Essential Knowledge for Teachers keeps teachers focused and relevant in today’s changing educational landscape. Training and development makes every teacher an instructional specialist. They engage students with their lessons, and they plan activities that maximize academic success. Equally important is the teacher’s role as guide. They set high expectations, assume that everyone can advance, and don’t allow underachievers to fall behind. And because teamwork is a must, they involve parents, peers, and the larger community.
The first section, “Wisdom for Your Community,” helps teachers engage students, involve parents, collaborate with colleagues, and present their schools and themselves as capable and professional. “Wisdom for Your Classroom” enhances the student-teacher relationship, and covers administrative details and classroom learning. “Wisdom for Yourself” focuses on teachers and their careers.
Short entries present one piece of wisdom, its benefits, and an example of the wisdom in action based on studies, real-world anecdotes, and Dr. Culp’s opinions. Recommendations can be implemented in easy and inexpensive ways. Become a guide, mentor and role model with Words of Wisdom for Teachers.
Bringing together interdisciplinary leaders in methodology and arts-based research (ABR), this comprehensive handbook explores the synergies between artistic and research practices and addresses issues in designing, implementing, evaluating, and publishing ABR studies. Coverage includes the full range of ABR genres, including those based in literature (such as narrative and poetic inquiry); performance (music, dance, playbuilding); visual arts (drawing and painting, collage, installation art, comics); and audiovisual and multimethod approaches. Each genre is described in detail and brought to life with robust research examples. Team approaches, ethics, and public scholarship are discussed, as are innovative ways that ABR is used within creative arts therapies, psychology, education, sociology, health sciences, business, and other disciplines. The companion website includes selected figures from the book in full color, additional online-only figures, and links to online videos of performance pieces.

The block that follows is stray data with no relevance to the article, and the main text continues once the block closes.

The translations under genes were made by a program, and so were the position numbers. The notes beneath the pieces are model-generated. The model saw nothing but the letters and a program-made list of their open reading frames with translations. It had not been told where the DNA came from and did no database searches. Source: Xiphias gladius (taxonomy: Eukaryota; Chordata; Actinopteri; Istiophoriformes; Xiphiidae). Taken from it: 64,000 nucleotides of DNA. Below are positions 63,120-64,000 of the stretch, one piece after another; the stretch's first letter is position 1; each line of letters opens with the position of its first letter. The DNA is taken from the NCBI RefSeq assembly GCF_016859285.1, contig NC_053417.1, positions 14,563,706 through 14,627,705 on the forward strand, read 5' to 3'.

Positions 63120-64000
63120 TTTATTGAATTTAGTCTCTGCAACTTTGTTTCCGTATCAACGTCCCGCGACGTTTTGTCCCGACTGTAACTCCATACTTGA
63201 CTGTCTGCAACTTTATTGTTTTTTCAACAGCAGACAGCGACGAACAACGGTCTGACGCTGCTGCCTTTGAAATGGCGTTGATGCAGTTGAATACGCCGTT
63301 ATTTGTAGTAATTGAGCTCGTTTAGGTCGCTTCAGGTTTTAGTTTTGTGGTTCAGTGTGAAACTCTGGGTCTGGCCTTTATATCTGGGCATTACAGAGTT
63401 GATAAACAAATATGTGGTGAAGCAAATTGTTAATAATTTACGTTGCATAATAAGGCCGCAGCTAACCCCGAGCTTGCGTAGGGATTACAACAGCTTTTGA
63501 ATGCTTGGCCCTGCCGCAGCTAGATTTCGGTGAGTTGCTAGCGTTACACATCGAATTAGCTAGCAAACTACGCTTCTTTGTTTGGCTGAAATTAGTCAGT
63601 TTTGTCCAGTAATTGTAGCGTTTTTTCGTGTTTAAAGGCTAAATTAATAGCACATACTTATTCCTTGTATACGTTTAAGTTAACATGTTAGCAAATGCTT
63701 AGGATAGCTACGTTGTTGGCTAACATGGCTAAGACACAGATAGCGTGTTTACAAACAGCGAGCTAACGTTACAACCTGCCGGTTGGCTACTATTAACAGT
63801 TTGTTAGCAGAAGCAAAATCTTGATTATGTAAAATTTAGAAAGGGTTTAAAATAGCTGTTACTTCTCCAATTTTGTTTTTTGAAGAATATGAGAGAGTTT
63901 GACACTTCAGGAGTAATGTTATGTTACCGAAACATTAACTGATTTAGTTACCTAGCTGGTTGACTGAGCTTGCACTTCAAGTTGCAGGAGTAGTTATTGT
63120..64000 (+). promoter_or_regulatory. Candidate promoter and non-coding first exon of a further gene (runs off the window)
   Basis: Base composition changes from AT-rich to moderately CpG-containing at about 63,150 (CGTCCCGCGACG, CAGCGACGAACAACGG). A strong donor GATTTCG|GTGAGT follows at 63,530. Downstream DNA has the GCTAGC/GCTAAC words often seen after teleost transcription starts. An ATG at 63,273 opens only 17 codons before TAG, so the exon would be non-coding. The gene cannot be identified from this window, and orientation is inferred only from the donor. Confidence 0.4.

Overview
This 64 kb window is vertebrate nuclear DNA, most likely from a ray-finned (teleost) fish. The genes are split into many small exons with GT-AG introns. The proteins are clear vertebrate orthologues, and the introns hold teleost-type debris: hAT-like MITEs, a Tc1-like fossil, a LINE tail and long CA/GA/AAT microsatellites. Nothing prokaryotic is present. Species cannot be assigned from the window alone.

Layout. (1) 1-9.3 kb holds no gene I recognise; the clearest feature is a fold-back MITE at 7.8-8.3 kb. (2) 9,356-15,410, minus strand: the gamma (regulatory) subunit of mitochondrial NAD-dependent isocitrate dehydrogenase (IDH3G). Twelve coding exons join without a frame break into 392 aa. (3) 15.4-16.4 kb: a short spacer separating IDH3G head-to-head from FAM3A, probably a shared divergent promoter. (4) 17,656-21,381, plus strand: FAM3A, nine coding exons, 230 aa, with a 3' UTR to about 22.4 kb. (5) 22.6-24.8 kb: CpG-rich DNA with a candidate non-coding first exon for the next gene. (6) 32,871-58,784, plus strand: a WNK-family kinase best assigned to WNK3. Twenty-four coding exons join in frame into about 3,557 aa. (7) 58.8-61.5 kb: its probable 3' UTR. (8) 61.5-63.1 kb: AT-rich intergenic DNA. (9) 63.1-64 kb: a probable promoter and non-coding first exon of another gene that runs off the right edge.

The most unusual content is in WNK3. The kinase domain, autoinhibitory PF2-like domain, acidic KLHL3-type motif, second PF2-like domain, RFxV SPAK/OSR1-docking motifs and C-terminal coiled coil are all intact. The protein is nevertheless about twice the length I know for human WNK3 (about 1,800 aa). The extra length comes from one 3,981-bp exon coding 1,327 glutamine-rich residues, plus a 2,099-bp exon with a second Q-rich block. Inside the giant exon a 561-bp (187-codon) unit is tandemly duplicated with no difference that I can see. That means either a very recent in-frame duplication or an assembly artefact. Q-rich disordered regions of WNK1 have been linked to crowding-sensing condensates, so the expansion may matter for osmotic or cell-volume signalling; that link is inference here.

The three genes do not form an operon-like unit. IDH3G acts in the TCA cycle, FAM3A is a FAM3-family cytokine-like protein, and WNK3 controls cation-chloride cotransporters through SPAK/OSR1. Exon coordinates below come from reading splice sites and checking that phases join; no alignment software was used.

Privilege Through the Looking-Glass is a collection of original essays that explore privilege and status characteristics in daily life. This collection seeks to make visible that which is often invisible. It seeks to sensitize us to things we have been taught not to see. Privilege, power, oppression, and domination operate in complex and insidious ways, impacting groups and individuals. And yet, these forces that affect our lives so deeply seem to at once operate in plain sight and lurk in the shadows, making them difficult to discern. Like water to a fish, environments are nearly impossible to perceive when we are immersed in them. This book attempts to expose our environments. With engaging and powerful writing, the contributors share their personal stories as a means of connecting the personal and the public. This volume applies an intersectional perspective to explore how race, class, gender, sexuality, education, and ableness converge, creating the basis for privilege and oppression. Privilege Through the Looking-Glass encourages readers to engage in self and social reflection, and can be used in a range of courses in sociology, social work, communication, education, gender studies, and African American studies. Each chapter includes discussion questions and/or activities for further engagement.